After historic declines in fixed income, some managers and investors argue that the traditional 60/40 portfolio is making a comeback as bonds start to offer diversification benefits once again. But alternatives manager KKR says a portfolio made up of 60 percent in stocks and 40 percent in bonds won’t cut it long term, even if there is a short-term bump for the model.
Historically, bonds have provided investors’ portfolios with stability during times when stocks have dropped. That’s because stock and bond prices have moved in opposite directions. But in the last year, stocks fell and bonds suffered historic losses, in part because interest rates have been near zero for years. During previous downturns, bond prices fell, but investors’ losses were cushioned by the income they collected.
“While the 60/40 portfolio could snap back in the short-term, our fundamental, long-term view that the correlation between equities and bonds has turned positive has not changed,” according to a KKR paper published on Wednesday. Although KKR has a vested interest in recommending a portfolio that includes larger allocations to alternatives, its recommendations dovetail with other research questioning the relationship between stocks and bonds.
KKR recommends that investors add a 30 percent allocation to alternative investments that is equally distributed between real estate, infrastructure, and private credit. The goal is to deliver higher risk-adjusted returns than a plain vanilla portfolio — regardless of macroeconomic conditions.
The authors chose these three alternative asset classes because they have proved to offer protection against inflation. “Our first step was to walk before we run and tell investors that…the first thing that you should consider is more inflation-resilient asset classes, [including] real estate, infrastructure, and floating rate credit,” said Racim Allouani, head of portfolio construction, risk management, and quantitative analysis at KKR and co-author of the paper. “For equity, it’s a bit more nuanced about which companies will benefit from inflation and which will not.”
The alternatives manager first published the details on the value of a “40/30/30 portfolio” — 40 percent in stocks, 30 percent in bonds, and 30 percent in alternatives — in a May report. The recommendations came out as markets were shuddering from a confluence of rising interest rates, high inflation, and mounting geopolitical risks.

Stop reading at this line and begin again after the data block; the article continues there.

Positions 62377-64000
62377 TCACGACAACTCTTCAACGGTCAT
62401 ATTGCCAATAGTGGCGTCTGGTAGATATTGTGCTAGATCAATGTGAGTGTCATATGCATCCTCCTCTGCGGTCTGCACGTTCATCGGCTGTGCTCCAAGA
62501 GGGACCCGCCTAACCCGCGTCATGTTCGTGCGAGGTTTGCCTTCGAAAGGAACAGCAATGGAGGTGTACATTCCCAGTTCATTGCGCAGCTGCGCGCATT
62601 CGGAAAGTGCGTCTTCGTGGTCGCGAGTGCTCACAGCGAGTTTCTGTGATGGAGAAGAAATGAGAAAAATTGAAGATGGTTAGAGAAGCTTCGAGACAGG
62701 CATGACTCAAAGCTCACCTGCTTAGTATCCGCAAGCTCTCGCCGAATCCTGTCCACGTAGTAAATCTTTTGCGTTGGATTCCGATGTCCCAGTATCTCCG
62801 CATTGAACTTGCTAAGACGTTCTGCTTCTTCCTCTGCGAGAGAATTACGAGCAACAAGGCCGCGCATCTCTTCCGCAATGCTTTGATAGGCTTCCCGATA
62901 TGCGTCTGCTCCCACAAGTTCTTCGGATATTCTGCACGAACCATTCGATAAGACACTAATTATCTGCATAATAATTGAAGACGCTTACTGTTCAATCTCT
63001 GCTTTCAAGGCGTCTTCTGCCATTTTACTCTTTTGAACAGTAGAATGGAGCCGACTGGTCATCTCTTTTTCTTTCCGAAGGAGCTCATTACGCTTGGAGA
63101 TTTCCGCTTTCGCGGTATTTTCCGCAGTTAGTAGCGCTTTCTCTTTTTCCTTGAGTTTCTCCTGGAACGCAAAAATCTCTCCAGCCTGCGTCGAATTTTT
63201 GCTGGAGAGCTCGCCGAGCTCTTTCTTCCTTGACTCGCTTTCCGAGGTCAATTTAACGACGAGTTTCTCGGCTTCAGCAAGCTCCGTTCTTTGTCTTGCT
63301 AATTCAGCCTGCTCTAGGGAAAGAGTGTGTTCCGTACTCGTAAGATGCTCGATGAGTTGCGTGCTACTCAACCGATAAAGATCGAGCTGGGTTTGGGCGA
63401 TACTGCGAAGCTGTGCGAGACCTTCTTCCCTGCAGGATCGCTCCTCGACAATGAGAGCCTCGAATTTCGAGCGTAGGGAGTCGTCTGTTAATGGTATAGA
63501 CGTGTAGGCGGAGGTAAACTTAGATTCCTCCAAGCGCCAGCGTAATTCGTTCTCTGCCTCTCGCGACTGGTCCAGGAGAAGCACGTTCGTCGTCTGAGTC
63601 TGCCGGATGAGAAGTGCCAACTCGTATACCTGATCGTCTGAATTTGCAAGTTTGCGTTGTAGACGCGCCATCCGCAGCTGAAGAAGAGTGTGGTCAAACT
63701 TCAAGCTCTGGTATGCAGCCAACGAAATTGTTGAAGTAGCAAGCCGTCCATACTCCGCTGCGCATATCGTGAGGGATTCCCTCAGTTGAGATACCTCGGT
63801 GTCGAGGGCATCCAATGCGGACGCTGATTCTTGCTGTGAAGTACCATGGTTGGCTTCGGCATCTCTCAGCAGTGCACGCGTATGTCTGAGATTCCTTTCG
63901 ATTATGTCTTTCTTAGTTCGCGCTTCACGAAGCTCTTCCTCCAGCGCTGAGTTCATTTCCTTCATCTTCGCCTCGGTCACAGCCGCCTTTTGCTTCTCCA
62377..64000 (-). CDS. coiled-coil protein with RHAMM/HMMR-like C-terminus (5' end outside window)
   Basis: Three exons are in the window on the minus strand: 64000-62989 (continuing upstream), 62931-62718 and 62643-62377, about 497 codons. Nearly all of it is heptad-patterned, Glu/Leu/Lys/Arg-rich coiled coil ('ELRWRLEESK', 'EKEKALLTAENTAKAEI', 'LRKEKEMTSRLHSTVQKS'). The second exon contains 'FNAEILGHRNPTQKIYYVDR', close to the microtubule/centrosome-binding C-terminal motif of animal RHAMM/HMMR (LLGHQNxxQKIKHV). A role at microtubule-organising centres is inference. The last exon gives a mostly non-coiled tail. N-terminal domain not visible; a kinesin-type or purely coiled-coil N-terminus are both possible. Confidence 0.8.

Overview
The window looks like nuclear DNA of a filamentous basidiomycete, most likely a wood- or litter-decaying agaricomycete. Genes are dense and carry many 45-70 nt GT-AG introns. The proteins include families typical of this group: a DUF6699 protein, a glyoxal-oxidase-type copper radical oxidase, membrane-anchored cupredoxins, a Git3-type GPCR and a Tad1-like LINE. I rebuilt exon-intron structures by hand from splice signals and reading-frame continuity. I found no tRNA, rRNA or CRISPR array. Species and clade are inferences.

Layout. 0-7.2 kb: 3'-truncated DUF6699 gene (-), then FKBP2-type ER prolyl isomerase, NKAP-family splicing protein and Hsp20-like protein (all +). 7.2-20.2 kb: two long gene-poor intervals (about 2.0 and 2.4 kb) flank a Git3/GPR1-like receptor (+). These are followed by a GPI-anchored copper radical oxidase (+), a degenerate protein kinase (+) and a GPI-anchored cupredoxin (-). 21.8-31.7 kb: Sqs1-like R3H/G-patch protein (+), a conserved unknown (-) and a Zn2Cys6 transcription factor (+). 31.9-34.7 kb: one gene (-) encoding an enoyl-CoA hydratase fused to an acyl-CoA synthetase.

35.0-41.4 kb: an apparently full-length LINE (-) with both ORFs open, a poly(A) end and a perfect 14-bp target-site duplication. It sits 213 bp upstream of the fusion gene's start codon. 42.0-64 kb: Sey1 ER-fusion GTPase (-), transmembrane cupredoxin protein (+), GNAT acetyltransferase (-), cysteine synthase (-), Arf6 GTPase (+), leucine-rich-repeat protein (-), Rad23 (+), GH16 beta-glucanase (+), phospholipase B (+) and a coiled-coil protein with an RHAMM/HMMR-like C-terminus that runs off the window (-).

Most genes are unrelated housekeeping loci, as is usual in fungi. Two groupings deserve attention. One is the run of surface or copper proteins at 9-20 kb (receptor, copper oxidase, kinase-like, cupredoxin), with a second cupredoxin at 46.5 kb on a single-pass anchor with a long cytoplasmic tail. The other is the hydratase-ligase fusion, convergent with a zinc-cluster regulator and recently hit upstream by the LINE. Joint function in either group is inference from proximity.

“[There’s] a higher resting heart rate for inflation this cycle,” Henry McVey, chief investment officer of KKR’s global macro and asset allocation team and co-author of the report, told II in an interview. “The markets are being driven more by a world where both growth and inflation are being influenced by supply shocks, geopolitics, higher labor costs, the energy transition. These considerations did not largely exist between 2010 and 2020.” In May, McVey and his colleagues argued that these factors would finally lead to a “regime change” and a positive correlation between stocks and bonds in the long term.
In the most recent paper, KKR follows up on its argument earlier this year with a performance review comparing its hypothetical 40/30/30 portfolio with a traditional 60/40 portfolio. The former outperformed the latter by 2.6 percentage points between June 2020 and June 2022, according to KKR. The Sharpe ratio, a popular measure of risk-adjusted return, also rose from 0.41 to 0.85 during the same period with the addition of alternatives.
“Looking ahead, although we fully acknowledge that the entry point to the 60/40 is much better today than six months ago with equities’ multiples adjusting downwards and rates closer to the Fed terminal rate, we continue to believe that an allocation solely comprised of stocks and bonds is suboptimal in this new macro regime,” according to the paper.
KKR argues that private credit, in particular, is a strong diversifier. In the next three years, newly issued junior debt and asset-based securities, which are loans secured by a company’s assets, are expected to deliver an annualized return of 14.5 percent and 13.5 percent, respectively, according to the authors. Senior direct lending will also gain 11.5 percent on an annual basis, while the 10-year Treasury yield is expected to stay at 4 percent.
“I would say the market today is giving you a better opportunity in the private credit portion of the alternatives bucket than we identified in May,” McVey said. “Most banks have started to pull back from traditional lending. That backdrop is creating an opportunity in terms of supply of credit in the marketplace. So, you are able to use private credit to achieve better terms and a higher yield and still be higher up in the capital structure.”